2020-05-15| Rebecca Hankins, Professor, Archivist/Librarian, Texas A&M University

1 | Deep in the Heart of Texzines

This poster highlights some of the more graphically and thematically interesting zines in the Cushing Memorial Library & Archives Zine collection as well as the RaceRiot! speakers who shared their passionate opinions and views with us via photographs, twitter feeds, and video. This poster created by me and my colleague Jeremy Brett will show how zines in the library and archival collections can be used as an effective medium for giving a voice to the joys, concerns, and beliefs of outsider cultures and communities.

2 | I Am Not My Hair: Reclaiming Black Beauty

This poster explores the hairstyles and hair stories of Black women in America. The images follow a historical chronology from the legacy of slavery to these contemporary times. Black women have both struggled to conform to and at times to reject the traditional Eurocentric definitions of beauty. The poster was a collaboration between myself and Salimah Hankins, J.D.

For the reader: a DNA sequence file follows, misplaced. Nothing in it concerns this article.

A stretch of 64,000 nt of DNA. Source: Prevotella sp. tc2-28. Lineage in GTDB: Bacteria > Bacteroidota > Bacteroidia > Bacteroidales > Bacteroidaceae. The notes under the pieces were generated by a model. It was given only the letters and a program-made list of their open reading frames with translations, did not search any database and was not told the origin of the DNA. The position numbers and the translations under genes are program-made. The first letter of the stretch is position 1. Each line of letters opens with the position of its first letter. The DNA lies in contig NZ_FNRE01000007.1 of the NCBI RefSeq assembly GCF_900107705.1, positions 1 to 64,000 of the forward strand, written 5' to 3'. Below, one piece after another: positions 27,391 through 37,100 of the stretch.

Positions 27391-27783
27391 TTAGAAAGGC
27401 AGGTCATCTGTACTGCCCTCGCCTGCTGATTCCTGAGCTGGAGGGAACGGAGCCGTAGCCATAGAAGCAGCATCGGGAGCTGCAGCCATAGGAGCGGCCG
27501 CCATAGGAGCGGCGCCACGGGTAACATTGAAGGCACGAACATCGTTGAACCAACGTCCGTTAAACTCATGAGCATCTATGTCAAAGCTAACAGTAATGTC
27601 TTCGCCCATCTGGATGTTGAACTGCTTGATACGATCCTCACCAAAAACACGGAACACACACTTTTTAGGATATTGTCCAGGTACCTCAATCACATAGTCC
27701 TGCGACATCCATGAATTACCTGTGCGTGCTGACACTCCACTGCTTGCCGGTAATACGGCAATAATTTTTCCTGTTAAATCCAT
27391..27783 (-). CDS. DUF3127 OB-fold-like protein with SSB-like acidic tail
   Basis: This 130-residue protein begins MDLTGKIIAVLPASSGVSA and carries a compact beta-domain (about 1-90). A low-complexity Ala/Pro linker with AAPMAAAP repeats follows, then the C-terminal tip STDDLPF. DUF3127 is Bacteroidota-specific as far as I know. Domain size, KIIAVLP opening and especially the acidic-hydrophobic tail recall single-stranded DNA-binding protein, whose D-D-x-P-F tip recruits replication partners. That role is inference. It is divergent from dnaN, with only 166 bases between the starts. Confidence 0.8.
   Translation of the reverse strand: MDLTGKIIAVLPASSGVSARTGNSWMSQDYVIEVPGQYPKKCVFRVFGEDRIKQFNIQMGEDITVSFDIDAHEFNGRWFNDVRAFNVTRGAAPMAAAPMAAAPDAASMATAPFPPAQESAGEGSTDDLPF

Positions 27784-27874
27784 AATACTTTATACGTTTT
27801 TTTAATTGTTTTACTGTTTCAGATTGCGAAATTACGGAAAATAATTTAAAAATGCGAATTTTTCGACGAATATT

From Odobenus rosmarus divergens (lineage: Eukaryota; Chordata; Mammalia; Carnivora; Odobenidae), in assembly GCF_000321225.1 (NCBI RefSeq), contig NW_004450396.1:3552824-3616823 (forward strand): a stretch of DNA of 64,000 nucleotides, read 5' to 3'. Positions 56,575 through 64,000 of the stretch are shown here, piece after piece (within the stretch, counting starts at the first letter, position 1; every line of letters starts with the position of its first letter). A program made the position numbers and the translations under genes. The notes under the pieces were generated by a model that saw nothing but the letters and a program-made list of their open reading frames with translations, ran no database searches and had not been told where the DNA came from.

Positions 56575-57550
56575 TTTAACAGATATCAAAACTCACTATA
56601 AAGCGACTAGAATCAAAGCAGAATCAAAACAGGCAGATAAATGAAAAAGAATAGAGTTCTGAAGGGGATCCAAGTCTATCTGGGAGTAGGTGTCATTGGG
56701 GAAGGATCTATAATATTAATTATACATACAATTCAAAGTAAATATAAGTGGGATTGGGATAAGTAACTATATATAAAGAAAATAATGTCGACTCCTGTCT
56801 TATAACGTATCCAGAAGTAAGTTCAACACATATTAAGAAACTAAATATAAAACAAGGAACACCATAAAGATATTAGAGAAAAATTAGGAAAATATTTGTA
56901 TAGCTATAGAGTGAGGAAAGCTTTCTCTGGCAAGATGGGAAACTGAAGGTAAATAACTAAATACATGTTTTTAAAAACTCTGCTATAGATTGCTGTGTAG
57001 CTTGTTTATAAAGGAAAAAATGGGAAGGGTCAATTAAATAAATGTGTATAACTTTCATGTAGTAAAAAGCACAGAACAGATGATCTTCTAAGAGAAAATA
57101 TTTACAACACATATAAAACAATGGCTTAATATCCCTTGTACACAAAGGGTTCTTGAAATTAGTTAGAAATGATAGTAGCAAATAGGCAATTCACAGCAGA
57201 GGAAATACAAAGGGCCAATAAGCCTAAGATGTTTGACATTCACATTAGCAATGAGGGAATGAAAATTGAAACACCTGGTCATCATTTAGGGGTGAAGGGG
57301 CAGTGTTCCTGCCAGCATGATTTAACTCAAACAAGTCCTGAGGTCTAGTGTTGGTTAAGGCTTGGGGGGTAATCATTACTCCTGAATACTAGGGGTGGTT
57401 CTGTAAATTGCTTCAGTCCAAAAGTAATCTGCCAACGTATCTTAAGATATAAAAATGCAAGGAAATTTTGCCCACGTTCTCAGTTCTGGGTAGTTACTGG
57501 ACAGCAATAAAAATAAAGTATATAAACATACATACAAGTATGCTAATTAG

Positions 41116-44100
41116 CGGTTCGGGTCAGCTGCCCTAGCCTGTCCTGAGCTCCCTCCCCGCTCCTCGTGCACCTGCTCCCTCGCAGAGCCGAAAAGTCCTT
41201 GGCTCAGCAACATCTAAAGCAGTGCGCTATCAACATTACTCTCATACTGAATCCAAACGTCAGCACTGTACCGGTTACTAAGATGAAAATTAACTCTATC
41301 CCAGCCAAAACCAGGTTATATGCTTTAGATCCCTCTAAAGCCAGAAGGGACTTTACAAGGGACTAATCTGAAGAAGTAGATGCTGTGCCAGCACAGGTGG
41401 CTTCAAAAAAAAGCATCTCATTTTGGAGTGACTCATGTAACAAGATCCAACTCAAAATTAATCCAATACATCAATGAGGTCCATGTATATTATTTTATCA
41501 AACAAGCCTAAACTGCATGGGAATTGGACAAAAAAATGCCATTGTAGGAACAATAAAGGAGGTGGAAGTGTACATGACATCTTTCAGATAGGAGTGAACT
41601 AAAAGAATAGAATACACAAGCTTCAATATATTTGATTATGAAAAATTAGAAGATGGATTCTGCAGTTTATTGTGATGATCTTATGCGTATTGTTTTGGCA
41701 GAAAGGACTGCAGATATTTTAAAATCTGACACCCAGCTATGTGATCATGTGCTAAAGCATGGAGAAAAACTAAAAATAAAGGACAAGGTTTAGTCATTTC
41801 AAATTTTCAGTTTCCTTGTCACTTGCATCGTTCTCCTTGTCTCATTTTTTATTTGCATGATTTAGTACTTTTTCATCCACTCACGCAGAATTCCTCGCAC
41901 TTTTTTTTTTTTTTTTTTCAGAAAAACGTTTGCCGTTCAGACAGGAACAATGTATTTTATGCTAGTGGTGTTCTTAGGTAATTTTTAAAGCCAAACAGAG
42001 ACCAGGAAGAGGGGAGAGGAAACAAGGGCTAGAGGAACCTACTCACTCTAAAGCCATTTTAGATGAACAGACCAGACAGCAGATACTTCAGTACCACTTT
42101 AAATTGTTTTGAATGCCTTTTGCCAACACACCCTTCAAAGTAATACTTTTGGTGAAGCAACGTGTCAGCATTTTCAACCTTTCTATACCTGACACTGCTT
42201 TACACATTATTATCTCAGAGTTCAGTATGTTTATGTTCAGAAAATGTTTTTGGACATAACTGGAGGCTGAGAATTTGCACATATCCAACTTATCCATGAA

3 | Reel Muslim Women: The Depiction of Muslim Women on Film and TV

This poster explores the depiction of Muslim women in film and on television, national and international. It was displayed at the Texas A&M University’s annual Women’s Research on Women Symposium sponsored by the Education & Human Development Department in the College of Education.

4 | A Catalyst for Social Activism: The Digital Black Bibliography (DiBB) Project

Presentation to the Texas Digital Library Conference on the TAMU PESCA funded collaborative project between two librarians and two English professors, to provide access to Africana Studies resources that scholars could use to search, analyze, and expand our understanding of bibliographies.

5 | Are We Having Fun Yet? Digital Collaboration Rules of Engagement